relations (14) using mathematical limited development

at A around zero.

5,

xp(t) = x(to) + V(to)At. (24)

The physical conditions used herein correspond to

ideal gases under a 4 bar pressure which allows us to

obtain a sufficient concentration of molecules of gases

and therefore to expect more particles collisions in the

numerical domain. Theses gases are listed in Table.2

where details of their molar mass are given along with

details of their Van Der Waals's diameter, including

7th International Conference on Multiphase Flow,

ICMF 2010, Tampa, FL, May 30 -June 4, 2010

Table 2: Tested ideal gases and used properties.

Gas Molar mass (g) VdW radius (pm)

Helium 4 140

Neon 20 154

Argon 40 188

Krypton 83.3 202

Xenon 131.3 216

totally the spatial geometry of molecules according

to the hard sphere modelling of molecules. This was

thus a perfect case to validate the collision detection

process. The time step used is At 1014s and the

total time of simulation is taken equal to tm,,a 10 s,

corresponding to a number of encountered collision

between 500000 and 1500000 depending on the ideal

gas considered.

Results.

Results are presented for some of the gases listed

(Table. 2) and are displayed in Fig.10 as a function

of the current time. The ratio between the theoretical

collision frequency and the computed one from sim-

ulation evolves around unity whatever the gas tested

attesting that the collision process is validated. In order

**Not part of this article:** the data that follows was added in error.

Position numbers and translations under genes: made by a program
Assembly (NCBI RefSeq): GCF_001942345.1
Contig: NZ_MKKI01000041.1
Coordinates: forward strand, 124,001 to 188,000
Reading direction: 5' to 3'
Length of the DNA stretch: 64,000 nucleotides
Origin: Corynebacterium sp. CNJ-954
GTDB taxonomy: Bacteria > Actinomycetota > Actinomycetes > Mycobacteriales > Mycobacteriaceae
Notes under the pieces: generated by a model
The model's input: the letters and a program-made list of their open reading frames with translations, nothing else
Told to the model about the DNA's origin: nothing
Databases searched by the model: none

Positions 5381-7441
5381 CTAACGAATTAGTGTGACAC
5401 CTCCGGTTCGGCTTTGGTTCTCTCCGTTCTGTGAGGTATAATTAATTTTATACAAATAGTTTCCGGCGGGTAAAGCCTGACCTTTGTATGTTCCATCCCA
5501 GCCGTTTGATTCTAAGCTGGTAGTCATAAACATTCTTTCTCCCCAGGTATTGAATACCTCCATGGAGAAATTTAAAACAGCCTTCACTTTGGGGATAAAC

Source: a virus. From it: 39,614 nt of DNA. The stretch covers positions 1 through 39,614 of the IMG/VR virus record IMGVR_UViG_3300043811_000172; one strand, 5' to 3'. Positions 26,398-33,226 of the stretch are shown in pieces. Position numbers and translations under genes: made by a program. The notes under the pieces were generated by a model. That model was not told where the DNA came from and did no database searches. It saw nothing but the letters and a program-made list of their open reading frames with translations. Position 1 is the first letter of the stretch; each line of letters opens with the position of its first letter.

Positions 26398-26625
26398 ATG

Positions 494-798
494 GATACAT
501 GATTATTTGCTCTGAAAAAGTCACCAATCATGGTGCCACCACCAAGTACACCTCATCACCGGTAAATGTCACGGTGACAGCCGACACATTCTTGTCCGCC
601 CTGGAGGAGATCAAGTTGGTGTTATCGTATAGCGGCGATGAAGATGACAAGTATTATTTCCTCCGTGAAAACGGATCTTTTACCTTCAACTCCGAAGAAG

to complement this validation, we have carried out

simulations by varying simulation's parameters such as

the time step At. Results are reported in Fig.11 where

only the Helium gas is tested. Good results were also

obtained.

We can thus conclude that the collision detection is

validated since no dependency on particle diameters or

time steps is observed. The next step of validating col-

lision algorithm is to test the detection collision process

in the other limit case, i.e. for a diffusive movement of

particles, typically the Brownian case.

Testing the algorithm: diffusive regime

The two limit diffusive cases corresponding to Cases 2

and 3 are used here in order to calculate the Brownian

kernel with the present collision algorithm. For simplic-

ity's sake and to keep an assumption of monodispersed

flow, perfect elastic collisions are considered. The goal

is to compute Brownian kernels issued from numeri-

cal simulation (21) and to compare them with those ob-

tained from literature (Smoluchowski (1917)):

s 8KBT

3p

14 1 1 1

1 2'

E

'A

.A

08

C 06 -

06

Helium

2 A krypton

02- Neon

Xenon

a 5E-08 1E-C

time (s)

Figure 10: Dimensionless collision kernel in kinetic gas

theory 250 molecules.

S4

1 2